The Nation

January 5, 2004

The Death of Horatio Alger





The other day I found myself reading a leftist rag that made outrageous claims about America. It said

that we are becoming a society in which the poor tend to stay poor, no matter how hard they work; in which

sons are much more likely to inherit the socioeconomic status of their father than they were a generation



The name of the leftist rag? Business Week, which published an article titled "Waking Up From the

American Dream." The article summarizes recent research showing that social mobility in the United

States (which was never as high as legend had it) has declined considerably over the past few decades. If

you put that research together with other research that shows a drastic increase in income and wealth

inequality, you reach an uncomfortable conclusion: America looks more and more like a class-ridden



And guess what? Our political leaders are doing everything they can to fortify class inequality, while

denouncing anyone who complains--or even points out what is happening--as a practitioner of "class



Let's talk first about the facts on income distribution. Thirty years ago we were a relatively

middle-class nation. It had not always been thus: Gilded Age America was a highly unequal society, and

it stayed that way through the 1920s. During the 1930s and '40s, however, America experienced what the

economic historians Claudia Goldin and Robert Margo have dubbed the Great Compression: a drastic narrowing

of income gaps, probably as a result of New Deal policies. And the new economic order persisted for

more than a generation: Strong unions; taxes on inherited wealth, corporate profits and high incomes;

close public scrutiny of corporate management—all helped to keep income gaps relatively small. The

economy was hardly egalitarian, but a generation ago the gross inequalities of the 1920s seemed very



Now they're back. According to estimates by the economists Thomas Piketty and Emmanuel Saez--confirmed

by data from the Congressional Budget Office—between 1973 and 2000 the average real income of the bottom 90

percent of American taxpayers actually fell by 7 percent. Meanwhile, the income of the top 1 percent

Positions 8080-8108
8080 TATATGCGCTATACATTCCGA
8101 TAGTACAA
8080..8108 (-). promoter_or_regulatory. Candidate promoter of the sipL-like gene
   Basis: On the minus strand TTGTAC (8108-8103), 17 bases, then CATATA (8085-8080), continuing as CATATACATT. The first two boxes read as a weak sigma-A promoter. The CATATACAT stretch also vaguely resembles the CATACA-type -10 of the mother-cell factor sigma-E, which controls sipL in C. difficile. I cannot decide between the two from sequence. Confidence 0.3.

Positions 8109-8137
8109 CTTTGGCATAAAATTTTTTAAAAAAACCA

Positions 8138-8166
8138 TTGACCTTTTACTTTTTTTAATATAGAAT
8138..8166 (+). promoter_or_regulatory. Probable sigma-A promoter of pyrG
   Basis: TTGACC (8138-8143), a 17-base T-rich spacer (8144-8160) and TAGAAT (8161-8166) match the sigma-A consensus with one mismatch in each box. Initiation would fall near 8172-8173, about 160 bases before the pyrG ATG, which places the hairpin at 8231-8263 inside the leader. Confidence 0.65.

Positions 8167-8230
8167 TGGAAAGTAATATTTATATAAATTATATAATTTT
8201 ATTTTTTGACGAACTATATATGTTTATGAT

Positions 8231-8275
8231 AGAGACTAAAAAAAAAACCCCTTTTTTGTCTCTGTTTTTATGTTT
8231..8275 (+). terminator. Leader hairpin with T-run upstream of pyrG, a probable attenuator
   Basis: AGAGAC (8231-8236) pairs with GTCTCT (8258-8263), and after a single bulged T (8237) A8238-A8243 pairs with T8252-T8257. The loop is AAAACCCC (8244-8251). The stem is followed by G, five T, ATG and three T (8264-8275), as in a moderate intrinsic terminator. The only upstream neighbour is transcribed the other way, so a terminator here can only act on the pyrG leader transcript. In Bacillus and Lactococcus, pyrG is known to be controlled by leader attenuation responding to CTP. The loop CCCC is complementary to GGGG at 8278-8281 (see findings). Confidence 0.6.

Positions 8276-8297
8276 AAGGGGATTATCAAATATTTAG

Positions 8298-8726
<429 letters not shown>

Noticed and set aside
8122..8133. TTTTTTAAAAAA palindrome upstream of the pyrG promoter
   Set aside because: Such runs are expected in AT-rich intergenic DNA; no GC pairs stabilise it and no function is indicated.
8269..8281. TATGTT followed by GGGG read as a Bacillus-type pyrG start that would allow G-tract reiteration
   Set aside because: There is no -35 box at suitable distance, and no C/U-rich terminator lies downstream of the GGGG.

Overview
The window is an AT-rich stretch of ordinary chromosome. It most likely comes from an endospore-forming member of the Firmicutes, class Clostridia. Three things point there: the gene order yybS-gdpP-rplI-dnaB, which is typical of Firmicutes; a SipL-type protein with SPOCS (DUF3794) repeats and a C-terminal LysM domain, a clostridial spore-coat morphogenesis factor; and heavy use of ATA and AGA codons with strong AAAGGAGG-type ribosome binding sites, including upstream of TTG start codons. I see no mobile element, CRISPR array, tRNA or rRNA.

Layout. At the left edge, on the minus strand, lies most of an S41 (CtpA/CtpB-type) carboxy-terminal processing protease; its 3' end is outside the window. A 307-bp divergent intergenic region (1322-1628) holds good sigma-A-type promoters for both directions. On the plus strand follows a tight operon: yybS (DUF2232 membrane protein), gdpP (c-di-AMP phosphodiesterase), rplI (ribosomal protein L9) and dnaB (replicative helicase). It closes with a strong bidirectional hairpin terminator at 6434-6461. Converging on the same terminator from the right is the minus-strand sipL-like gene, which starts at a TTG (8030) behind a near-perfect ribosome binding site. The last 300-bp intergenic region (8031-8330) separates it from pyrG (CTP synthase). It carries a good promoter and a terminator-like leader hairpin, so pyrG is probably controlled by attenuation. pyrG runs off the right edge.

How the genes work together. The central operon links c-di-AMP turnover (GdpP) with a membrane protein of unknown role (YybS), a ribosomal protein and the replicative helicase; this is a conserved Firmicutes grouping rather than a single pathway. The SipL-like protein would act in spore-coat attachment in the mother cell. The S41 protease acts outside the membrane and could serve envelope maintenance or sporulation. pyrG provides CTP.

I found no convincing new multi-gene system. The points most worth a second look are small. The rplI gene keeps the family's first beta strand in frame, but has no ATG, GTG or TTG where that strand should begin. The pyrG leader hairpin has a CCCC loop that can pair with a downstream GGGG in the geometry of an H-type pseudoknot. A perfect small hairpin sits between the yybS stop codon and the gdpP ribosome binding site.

rose by 148 percent, the income of the top 0.1 percent rose by 343 percent and the income of the top 0.01

percent rose 599 percent. (Those numbers exclude capital gains, so they're not an artifact of the

stock-market bubble.) The distribution of income in the United States has gone right back to Gilded Age

levels of inequality.


Never mind, say the apologists, who churn out papers with titles like that of a 2001 Heritage Foundation

piece, "Income Mobility and the Fallacy of Class-Warfare Arguments." America, they say, isn't a

caste society--people with high incomes this year may have low incomes next year and vice versa, and the

route to wealth is open to all. That's where those commies at Business Week come in: As they point out

(and as economists and sociologists have been pointing out for some time), America actually is more of a

caste society than we like to think. And the caste lines have lately become a lot more rigid.


The myth of income mobility has always exceeded the reality: As a general rule, once they've reached their

30s, people don't move up and down the income ladder very much. Conservatives often cite studies like a

1992 report by Glenn Hubbard, a Treasury official under the elder Bush who later became chief economic

adviser to the younger Bush, that purport to show large numbers of Americans moving from low-wage to

high-wage jobs during their working lives. But what these studies measure, as the economist Kevin Murphy